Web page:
It is undisputed that Plaintiff does not have a job lined up in North Carolina. Plaintiff has made only the most minimal inquiry as to what her job prospects might be in the Raleigh-Durham area. If Plaintiff was as concerned about finances as she claimed, the court would think that Plaintiff would have made more of an effort to assure herself that she could find employment near where she wished to live, at a salary that could provide the financial security she seeks. Her failure to do so, especially in light of the court's expressed reservations on the record on precisely this point, at the time the motion was denied in January 2005, casts doubt on the Plaintiff's proffered reasons for her move.

The court also made credibility determinations regarding plaintiff's testimony:

The court also has concerns about Plaintiff's credibility in regard to her finances. Plaintiff earned $43,026 in 2004. . . . Her total withholdings were $10,550, leaving a net of $32,476. . . . She received, however, federal and state income tax refunds of $8,064. . . . Adding the $8,064 in refunds to Plaintiff's stated net income provides a 2004 net income of $40,540. Accordingly, Plaintiff should have monthly net earned income in 2004 of $3,378. Adding Defendant's $1,919 in child support and $200 in extraordinary expenses provides Plaintiff $5,497 per month net income.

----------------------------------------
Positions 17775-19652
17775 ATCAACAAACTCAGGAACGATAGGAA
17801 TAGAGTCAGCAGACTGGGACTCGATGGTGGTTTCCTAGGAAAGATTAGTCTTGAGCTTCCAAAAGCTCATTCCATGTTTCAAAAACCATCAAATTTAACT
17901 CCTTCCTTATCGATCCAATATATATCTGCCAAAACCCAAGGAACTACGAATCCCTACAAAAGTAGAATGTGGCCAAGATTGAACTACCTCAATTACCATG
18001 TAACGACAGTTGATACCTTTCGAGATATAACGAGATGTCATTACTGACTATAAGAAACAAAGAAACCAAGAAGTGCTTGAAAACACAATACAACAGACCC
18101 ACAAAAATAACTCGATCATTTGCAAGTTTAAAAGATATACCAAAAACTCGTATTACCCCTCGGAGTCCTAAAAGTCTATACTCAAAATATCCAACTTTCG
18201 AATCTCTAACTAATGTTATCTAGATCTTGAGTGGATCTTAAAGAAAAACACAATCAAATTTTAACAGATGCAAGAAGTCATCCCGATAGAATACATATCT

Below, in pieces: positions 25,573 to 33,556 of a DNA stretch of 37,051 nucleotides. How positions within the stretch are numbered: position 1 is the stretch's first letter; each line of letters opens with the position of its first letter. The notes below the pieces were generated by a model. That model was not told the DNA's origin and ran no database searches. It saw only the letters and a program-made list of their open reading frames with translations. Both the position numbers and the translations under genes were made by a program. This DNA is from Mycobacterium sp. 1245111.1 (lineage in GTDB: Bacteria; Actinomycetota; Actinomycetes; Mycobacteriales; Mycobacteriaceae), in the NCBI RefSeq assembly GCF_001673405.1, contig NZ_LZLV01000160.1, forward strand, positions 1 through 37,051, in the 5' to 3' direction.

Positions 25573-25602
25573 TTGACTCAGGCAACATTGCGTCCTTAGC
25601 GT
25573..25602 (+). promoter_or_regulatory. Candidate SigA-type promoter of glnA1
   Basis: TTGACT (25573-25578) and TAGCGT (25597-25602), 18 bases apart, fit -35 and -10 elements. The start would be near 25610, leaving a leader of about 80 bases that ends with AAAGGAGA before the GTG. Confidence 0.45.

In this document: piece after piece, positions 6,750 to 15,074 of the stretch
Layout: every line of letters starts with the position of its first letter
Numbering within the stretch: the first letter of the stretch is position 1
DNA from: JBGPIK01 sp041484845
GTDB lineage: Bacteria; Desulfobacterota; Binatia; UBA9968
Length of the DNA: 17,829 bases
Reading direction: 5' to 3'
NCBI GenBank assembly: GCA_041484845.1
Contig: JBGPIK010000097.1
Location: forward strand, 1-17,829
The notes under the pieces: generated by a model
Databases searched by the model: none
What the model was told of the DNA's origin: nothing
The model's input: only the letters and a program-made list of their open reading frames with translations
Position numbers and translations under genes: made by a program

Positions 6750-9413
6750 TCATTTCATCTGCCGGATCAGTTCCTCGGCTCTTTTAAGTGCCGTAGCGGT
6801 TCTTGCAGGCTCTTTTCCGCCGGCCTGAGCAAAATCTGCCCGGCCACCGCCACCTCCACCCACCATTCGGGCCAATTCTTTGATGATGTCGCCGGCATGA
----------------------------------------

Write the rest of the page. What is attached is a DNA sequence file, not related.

In her December 28, 2004 CIS, Plaintiff lists monthly expenses of $7,372. . . . On cross-examination, however, Plaintiff was forced to concede that several items included among her expenses are [those that] either are not incurred or are not paid monthly. . . .

Deducting these sums from Plaintiff's CIS results in monthly expenses of $5,164 ($7,372-$2,208). . . . The court . . does not conclude that her income and expenses make it "financially untenable" for her to continue to reside in New Jersey.